on a tall plateau of rice. It tasted different from Indian curry; it was
superb, fairly mild. The restaurant is also hidden away down some steps.
We checked out Tower Records, a large CD shop. The average price for a
new CD was JPY 2000, so I didn't buy any, since they are 40% cheaper at
home in Germany.
We headed back to the hotel and then to Yokohama via train, to china
town. The buildings were all lit up with neon and the temple style arches
were very picturesque. We had dinner at a recommended Chinese restaurant
called Saikoh Shinkan, where we had to queue for 20 minutes it was so popular!
We had Ten-shin set meal with 11 different dim sum style bits, hot Chinese
rice wine was a good idea. It tasted like medium dry sherry to me, it was
a clear brown color. Grilled pork and pickles started off the meal, followed
by a high viscosity shark fin soup. Next were garlic flavored king prawns,
then fried prawn spring rolls, boiled dumplings of pork and shrimps. Continuing
with steamed dumpling things filled with grilled pork. Finally steamed
bread, which was soft and sticky, filled with pork. For dessert we were
served with tofu pudding - a sloppy white soya bean tasting jelly in wallpaper
paste texture with jasmin tea.
Earlier at Yokohama station we exchanged my Japan
Rail Pass voucher for a rail pass and reserved some seats on the Shinkansen
to Kyoto for Thursday. We were lucky since the issuing office shut at 17:00,
just after we got there. Almost every restaurant in Japan has wax models
of the food on display outside which were extremely realistic. Obviously
useful for foreigners who have no idea what on earth the symbols mean or
what the food looks like. Very noticeable in Japan is that on every street
corner there were loads of vending machines selling various soft drinks
(and outside liquor stores, also beer), especially different types of cold
Day 4 (Monday 23rd October) Nikko
We left the hotel at 08:00 and set the navigation
system in Masayuki's car for Nikko. Heading north we circled the Emperor
's Palace and then went on the motorway. The weather this morning was crap.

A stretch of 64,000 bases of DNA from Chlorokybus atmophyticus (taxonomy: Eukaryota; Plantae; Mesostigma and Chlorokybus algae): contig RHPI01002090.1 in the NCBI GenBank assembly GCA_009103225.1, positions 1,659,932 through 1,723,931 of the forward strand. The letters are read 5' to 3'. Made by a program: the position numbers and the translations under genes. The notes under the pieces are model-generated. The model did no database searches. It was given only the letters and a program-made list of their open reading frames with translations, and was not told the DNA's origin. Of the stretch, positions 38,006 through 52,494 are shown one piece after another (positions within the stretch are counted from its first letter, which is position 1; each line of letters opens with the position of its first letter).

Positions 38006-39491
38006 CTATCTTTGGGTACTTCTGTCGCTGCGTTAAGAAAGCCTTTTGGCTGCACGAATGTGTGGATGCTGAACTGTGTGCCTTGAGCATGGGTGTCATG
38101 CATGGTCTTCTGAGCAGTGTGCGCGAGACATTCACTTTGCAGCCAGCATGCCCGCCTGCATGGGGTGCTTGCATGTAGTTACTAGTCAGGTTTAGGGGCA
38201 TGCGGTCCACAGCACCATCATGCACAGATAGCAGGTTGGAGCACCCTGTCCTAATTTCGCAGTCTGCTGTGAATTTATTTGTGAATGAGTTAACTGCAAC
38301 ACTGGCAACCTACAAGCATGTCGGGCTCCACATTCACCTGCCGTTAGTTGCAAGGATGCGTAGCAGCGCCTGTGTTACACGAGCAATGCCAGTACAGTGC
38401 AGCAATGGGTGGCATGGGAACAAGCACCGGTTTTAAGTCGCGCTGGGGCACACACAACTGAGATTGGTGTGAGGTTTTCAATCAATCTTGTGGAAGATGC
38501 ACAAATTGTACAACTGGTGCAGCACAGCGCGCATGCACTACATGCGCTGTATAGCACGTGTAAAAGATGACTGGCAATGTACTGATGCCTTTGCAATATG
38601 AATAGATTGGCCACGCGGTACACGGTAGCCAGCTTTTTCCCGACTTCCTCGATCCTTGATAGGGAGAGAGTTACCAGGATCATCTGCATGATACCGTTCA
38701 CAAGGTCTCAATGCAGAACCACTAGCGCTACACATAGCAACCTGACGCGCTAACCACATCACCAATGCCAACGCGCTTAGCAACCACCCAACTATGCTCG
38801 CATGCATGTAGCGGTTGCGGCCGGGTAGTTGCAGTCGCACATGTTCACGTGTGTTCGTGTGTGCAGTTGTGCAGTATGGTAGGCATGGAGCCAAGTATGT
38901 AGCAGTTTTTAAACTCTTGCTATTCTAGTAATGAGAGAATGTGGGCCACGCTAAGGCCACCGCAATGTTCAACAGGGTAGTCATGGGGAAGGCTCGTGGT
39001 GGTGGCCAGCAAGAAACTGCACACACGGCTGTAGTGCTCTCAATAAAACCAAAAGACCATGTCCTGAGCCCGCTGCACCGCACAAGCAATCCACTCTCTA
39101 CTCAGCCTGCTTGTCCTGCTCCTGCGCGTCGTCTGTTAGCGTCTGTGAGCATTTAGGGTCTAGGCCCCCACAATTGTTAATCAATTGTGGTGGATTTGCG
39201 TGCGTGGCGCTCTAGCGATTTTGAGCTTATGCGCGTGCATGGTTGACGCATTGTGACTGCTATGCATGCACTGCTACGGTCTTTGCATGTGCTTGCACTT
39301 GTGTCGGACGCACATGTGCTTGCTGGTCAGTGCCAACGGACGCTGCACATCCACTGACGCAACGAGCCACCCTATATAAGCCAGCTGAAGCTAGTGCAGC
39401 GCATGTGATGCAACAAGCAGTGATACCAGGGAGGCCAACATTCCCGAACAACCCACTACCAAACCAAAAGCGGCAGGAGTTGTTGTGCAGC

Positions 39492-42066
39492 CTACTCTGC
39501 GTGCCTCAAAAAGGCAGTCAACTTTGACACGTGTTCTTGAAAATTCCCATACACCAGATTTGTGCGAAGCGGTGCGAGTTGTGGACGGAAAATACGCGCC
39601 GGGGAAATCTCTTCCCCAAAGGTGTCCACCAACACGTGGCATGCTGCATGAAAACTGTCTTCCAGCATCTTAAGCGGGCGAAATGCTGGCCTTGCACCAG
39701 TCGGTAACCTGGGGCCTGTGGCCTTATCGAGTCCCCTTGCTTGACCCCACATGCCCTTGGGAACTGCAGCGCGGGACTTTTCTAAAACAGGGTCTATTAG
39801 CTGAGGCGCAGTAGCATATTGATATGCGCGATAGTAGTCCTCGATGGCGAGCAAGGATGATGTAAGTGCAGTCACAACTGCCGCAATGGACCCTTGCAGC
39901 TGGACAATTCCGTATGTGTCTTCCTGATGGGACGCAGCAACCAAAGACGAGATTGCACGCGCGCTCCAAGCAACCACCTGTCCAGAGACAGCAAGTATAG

We listed to my music compilation of pop that I had put onto CD for Masayuki.
Some of them were good, the rest was just noise, he said. It started raining
from about 9:00 onwards, 15°C. We reached Nikko at about 10:30 and
we checked out the Tosho-gu shrine and then the three monkeys (they signify
do not speak, do not see, do not hear - then you won't have any problems).
We also saw the sleeping cat - sculpted by an ancient artist. It was raining
heavily and there thousands of local tourists there, a lot of old people.
In one of the annex temples we saw the barking dragon (echoing off the
ceiling). Which was nice.
Then we drove up this cool hairpin steep road up to 1350 m where we had
lunch near the Chuzenji Lake. We had soba (buckwheat noodle) with yuba
(Nikko specialty, topping for soba), which was made from soya milk, which
was really good. The side dish was only for advanced users: miso-oden:
boiled konnyaku with miso sauce. It was pretty gruesome ands tasted of
floppy milky jelly. Not compatible with most Europeans. We then got back
into the car, it was still raining, 11°C. The navigation system got
us to Aizu-Yunokami-Onsen (Japanese style privately run hotel with hot
spring). En route we stopped off at a 7-Eleven. Japan has hundreds of 24-hour
stores where people can buy everything. We bought snacks, some jars of
Sake and some cans of Sapporo beer. Good.
We easily found the Minshuku (small family run hotel) called Hoshinoi.
Our room was a typical small Japanese room with tatami (reed) mats. Our
shoes were left at the threshold and we donned some house slippers. We
had to share the mixed toilet and washing sink with everyone else in the
corridor. In the toilet room one leaves one’s slippers at the door and
steps into the cold plastic toilet slippers. We changed into our Yukata
(Japanese night gown) under which you usually wear your boxer shorts or
something. We went into the Onsen, hot spring bath (communal bath), basically
they are big hot rock pools, 42°C. You wash beforehand at mini showers
with low stools for sitting on next to the hot spring pool. No soap or
dirt is permitted in the Onsen. We had tiny towels to more-or-less get
dry with afterwards.
At 18:00 it was dinnertime in the big communal dining room (which hi-tech
laser-disk karaoke set). We sat with crossed legs on cushions on the tatami
mats at low tables. In total there were 40 guests there. I was the only
foreigner (especially since this hotel is not in any guide books). The
dinner was superb! To start with we had kiku flower petals (Chrysanthemum)
with mayonnaise - outstanding! Also sashimi of salmon, carp and scallop,
yama-imo with okura: stringy slimy snotty thin strings of potato - nice.
Continuing with aubergines (egg-plant) with miso topping and noodle soup.
As vegetables we had incredibly good potato (100 times better than potatoes
back home) with warm radish and tofu (the latter was the only thing that